The Major Schools of Cultural Geography17 minute read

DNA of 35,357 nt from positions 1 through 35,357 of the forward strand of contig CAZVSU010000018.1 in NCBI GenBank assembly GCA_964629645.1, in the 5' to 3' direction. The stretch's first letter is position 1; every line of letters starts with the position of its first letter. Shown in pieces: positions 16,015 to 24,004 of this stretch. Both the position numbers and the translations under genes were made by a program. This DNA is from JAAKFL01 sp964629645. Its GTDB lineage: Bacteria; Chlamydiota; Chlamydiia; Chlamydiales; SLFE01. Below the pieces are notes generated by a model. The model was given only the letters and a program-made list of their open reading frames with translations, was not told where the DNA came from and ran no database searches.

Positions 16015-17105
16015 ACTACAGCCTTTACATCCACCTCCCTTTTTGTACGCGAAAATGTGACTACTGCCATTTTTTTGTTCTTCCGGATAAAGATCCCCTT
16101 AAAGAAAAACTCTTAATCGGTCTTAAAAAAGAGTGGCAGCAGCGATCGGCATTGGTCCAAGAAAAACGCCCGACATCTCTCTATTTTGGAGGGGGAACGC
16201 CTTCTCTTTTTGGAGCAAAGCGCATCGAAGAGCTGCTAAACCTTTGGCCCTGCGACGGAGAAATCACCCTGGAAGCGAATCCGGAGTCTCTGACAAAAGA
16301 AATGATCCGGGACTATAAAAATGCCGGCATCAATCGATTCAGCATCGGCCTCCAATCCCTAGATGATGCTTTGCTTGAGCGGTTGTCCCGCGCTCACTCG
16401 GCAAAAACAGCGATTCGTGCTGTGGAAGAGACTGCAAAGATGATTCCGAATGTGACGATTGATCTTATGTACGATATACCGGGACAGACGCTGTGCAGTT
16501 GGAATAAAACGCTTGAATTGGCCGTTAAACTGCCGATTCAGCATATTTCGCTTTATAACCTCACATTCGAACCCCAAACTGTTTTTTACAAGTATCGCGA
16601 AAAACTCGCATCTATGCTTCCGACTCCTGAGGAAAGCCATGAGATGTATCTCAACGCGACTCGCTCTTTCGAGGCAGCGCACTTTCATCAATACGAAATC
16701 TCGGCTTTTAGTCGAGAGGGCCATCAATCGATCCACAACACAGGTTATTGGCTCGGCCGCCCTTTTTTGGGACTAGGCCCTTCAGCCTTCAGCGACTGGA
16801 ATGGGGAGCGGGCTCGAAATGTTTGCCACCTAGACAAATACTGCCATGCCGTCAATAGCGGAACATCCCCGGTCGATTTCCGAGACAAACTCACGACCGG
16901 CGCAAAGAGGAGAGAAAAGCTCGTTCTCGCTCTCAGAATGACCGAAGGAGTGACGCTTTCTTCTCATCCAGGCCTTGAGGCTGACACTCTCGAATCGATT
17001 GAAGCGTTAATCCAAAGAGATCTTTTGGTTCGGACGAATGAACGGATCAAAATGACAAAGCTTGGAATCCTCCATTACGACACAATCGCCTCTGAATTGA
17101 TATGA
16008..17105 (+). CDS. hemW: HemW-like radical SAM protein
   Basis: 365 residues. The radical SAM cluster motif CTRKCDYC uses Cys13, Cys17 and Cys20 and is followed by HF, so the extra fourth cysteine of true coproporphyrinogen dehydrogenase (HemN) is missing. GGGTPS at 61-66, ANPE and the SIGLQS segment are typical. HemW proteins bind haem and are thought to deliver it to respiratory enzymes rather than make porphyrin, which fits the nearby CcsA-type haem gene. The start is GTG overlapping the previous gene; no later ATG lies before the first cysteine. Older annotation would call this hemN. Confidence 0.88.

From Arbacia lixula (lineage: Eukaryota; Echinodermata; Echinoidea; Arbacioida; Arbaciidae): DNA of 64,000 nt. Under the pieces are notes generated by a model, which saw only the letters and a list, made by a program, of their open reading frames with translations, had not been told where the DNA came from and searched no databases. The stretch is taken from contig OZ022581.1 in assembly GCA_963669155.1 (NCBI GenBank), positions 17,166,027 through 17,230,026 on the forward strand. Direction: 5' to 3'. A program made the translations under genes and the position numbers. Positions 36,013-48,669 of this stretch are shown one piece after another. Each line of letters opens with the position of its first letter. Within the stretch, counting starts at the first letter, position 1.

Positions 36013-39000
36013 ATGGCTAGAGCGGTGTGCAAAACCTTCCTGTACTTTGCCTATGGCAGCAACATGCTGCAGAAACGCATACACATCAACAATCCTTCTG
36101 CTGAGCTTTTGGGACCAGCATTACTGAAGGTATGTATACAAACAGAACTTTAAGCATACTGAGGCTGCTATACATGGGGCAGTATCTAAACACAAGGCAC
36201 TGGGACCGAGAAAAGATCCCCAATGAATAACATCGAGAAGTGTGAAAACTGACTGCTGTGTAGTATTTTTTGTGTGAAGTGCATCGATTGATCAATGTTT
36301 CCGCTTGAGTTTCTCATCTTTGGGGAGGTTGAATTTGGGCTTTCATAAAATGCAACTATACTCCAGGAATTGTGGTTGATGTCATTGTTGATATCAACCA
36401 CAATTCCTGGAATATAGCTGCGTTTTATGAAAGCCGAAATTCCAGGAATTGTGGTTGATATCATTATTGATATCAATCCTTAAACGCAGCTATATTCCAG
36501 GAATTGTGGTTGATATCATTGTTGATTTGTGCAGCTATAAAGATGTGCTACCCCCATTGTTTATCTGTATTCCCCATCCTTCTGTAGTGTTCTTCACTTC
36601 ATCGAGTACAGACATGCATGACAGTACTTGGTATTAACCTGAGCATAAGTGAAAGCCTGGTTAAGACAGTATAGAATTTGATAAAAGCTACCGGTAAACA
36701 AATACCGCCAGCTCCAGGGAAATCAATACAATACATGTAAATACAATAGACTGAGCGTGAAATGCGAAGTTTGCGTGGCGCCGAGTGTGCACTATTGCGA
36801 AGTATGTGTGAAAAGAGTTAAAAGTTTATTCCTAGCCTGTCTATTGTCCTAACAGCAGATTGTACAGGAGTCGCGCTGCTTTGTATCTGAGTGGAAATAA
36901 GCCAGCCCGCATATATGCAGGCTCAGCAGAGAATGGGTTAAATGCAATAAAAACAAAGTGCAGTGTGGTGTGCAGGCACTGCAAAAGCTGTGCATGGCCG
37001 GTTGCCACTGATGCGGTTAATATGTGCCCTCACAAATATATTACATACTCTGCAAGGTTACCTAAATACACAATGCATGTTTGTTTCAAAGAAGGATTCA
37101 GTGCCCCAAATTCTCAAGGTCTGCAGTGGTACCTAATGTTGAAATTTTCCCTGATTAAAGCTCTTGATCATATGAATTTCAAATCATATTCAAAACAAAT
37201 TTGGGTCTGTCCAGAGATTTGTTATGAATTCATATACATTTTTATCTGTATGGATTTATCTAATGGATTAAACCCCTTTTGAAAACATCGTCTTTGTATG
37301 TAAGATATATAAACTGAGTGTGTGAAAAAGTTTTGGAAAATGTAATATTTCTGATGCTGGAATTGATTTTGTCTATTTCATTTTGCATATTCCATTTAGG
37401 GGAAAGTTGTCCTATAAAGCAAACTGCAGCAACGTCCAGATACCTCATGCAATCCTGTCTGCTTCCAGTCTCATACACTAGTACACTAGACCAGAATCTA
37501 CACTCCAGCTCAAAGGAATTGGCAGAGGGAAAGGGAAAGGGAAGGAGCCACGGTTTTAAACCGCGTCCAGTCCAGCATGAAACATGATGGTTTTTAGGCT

Cultural geography has undergone significant theoretical and methodological changes since its inception as a sub-field of human geography, with recent ‘spatial and cultural turns’ in the social sciences repositioning cultural geography as a field of importance to debates in Anglo-American human geography (Duncan, Johnson, & Schein, 2004). However, what constitutes ‘cultural geography’ is susceptible to change with context, tradition and understanding or definitions of ‘culture’ (Gibson & Waitt, 2009). As such, cultural geography has many different definitions, with some pioneering academics famously avoiding giving a concrete definition of the field, most notably Carl Sauer (Oakes & Price, 2008). Cosgrove (1994) defines cultural geography as ‘a subfield of human geography that focuses upon the patterns and interactions of human culture, both material and non-material, in relation to the natural environment and the human organisation of space’. Crang (1998) later asserts that ‘cultural geography looks at the way different process come together in particular places and how those places develop meanings for people.’ Crang’s (1998) definition offers the idea that cultural geography is about diversity and plurality of life and how the different spaces and places of the world are interpreted and used by people to create a culture, and that these places continue to help perpetuate the culture they created. The development of cultural geography has not been so much a direct evolution along a particular trajectory, but an on-going process of redefining and expanding the scope of the field and its methods (Oakes & Price, 2008). For the purposes of organisation, this paper will discuss the major shifts in direction and methodology of cultural geography with reference to the chronological order in which they occurred, however the reader should bear in mind that this does not suggest one shift necessarily easily flows into the next, or that one theme ends when another begins. As such, I will first outline the ‘formal’ emergence of cultural geography with Carl Sauer and the Berkeley School of human geography in the 1920s, I will then move on to discuss the qualitative revolution in the 1960s, the so-called ‘cultural turn’ in the 1980s (Jackson, 1989), and finish with a discussion of the ‘new’ cultural geography of the 1990s and 2000s (Gibson & Waitt, 2009), whist making a distinction between the field’s development in North America and Britain. During this ‘timeline’ of cultural geography, I will discuss the development of methodology in relation to the progression of the sub-discipline from the ‘textual turn’ to the ‘ethnographic turn’ (Bell, 2009) and the introduction of ‘sound-scapes’, ‘smell-scapes’ and the use of everyday practices as methods of investigation (Pink, 2009).